Why did you feel it necessary to tell the story of Coatesville in this way?

I grew up in an alley in the center of town, in a one-bedroom apartment that I shared with my mom. My family is four generations deep in Coatesville roots. Growing up with a single mom, I spent a lot of time with my grandmother, who was like the unofficial historian of town and our parish, in particular. Her father owned Chille’s Grocery on Coates Street, which was a sort of hub for that neighborhood, and she knew everyone from working there. I grew up influenced by her esteem for Coatesville, past and present, which was always in my ear. The town has struggled with racial division but I was raised within a family that practiced unity and togetherness. And I am grateful for that. Later in life, as I’ve lived elsewhere throughout Chester County, I’ve come to appreciate Coatesville even more. It’s so vibrant and culturally rich and authentic. The suburbs can get so … homogenous. There’s a sort of pageantry that happens in more affluent suburbs that just doesn’t go on in Coatesville, and that’s refreshing.


At the same time, the more I have worked and lived outside of the community, especially during my time in real estate, I can see how Coatesville’s stigma is damning the town and preventing its rebirth. There are entire Reddit threads that exist just to scare people from moving to Coatesville. Even the way our local media reports crime is different between Coatesville and West Chester. And as neighbors we need to take a hard look at that and ask ourselves why we have these attitudes toward Coatesville. In examining the real issues instead of encoding them, we may be able to work through this to everyone’s gain.

As an artist and humanist with a case of wanderlust and a CV to consider, I’m drawn to tell exotic stories in far off places that make me sound cool or well-traveled. But this project is more than something I chose. It feels more like a calling. It needed to come first. It is a love letter for the town that made me, before I set my sights on new places and new stories to develop. I think as talented creatives, we need to be more deliberate in the work we do and where we do it. International projects are sexy and make us feel legit, but who will tell the native story if we don’t?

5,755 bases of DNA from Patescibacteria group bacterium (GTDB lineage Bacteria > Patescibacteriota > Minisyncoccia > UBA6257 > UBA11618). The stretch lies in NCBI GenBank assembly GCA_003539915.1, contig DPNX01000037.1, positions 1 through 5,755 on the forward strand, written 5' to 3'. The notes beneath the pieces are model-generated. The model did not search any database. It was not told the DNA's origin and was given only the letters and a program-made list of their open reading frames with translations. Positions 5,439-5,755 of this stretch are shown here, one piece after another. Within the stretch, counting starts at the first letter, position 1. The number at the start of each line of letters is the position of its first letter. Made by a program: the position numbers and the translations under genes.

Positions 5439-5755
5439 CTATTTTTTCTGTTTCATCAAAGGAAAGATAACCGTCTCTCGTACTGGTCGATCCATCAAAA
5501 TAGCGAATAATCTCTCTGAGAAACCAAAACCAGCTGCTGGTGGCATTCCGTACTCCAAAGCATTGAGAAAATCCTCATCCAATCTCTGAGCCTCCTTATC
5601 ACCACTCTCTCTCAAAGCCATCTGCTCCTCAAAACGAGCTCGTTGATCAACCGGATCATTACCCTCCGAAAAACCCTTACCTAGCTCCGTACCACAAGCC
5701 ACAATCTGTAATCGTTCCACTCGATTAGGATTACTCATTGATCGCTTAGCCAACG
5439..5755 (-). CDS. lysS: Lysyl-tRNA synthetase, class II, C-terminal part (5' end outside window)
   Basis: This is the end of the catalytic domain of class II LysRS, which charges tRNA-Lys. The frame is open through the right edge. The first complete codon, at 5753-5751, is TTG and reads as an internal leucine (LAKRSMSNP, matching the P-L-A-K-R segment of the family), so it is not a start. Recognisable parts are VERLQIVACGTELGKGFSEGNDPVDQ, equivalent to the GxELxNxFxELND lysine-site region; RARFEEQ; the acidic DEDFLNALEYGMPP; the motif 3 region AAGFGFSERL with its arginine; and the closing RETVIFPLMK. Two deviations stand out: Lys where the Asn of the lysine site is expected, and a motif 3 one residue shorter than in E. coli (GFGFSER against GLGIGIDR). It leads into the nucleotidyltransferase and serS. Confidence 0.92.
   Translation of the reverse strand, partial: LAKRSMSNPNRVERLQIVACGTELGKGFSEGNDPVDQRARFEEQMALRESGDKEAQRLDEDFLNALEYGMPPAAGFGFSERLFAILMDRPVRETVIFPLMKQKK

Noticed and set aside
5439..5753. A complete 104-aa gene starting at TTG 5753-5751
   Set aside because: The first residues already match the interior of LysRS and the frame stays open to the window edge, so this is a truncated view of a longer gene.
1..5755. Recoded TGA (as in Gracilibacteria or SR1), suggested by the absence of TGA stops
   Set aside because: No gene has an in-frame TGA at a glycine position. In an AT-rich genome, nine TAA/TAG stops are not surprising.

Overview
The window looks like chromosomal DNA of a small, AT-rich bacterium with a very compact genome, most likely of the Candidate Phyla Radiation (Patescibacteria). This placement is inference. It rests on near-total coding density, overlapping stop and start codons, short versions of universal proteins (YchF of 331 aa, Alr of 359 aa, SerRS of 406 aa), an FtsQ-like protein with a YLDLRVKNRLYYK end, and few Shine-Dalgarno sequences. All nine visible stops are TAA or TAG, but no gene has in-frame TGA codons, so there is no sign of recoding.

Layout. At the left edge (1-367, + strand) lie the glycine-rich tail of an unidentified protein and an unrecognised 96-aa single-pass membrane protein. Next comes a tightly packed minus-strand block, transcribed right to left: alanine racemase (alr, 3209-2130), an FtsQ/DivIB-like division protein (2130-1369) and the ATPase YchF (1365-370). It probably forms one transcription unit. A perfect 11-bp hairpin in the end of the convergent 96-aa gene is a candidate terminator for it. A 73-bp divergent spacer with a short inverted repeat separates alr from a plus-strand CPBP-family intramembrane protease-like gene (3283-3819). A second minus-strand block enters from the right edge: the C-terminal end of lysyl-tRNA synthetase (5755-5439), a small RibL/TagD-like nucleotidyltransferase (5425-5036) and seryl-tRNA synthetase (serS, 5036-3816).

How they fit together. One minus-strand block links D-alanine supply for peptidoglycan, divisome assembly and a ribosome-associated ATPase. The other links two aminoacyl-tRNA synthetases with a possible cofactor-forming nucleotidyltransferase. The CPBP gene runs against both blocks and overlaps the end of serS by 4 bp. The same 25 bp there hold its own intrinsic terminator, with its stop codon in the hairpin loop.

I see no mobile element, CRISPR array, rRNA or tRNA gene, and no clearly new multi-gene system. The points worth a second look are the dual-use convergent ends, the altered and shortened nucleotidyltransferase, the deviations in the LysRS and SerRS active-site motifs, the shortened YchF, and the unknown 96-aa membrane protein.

My friend shared a Kevin Spacey quote with me, about how people who find success are responsible for sending the elevator back down. That really doesn’t come naturally when you come from a background of struggle, like many in Coatesville. If you are lucky enough to escape, you tend to just want to run and run and distance yourself from your past. I got caught up in that in my 20s, but I’m ready to press that “down” button now.


How does your film differ from other media about Coatesville?

With the team I have assembled, we are ready and able to produce a piece that can enter the national media by not only telling a compelling story with national relevance, but by doing it in a ground-breaking and artful way. The quality of work we are carrying out is beyond what I have seen done for Coatesville or even for the rest of Chester County, for that matter. We are thinking bigger than most people realize or are able to wrap their brains around. They think “Coatesville?” and scratch their heads about the importance or the draw. Thanks to my upbringing, I think I can bridge a gap between the people with the stories and the audience who needs to listen.

You’ve dedicate the film to two women, Dot Carter and Theresa Chille Puglisi (your grandmother). How did they inspire you?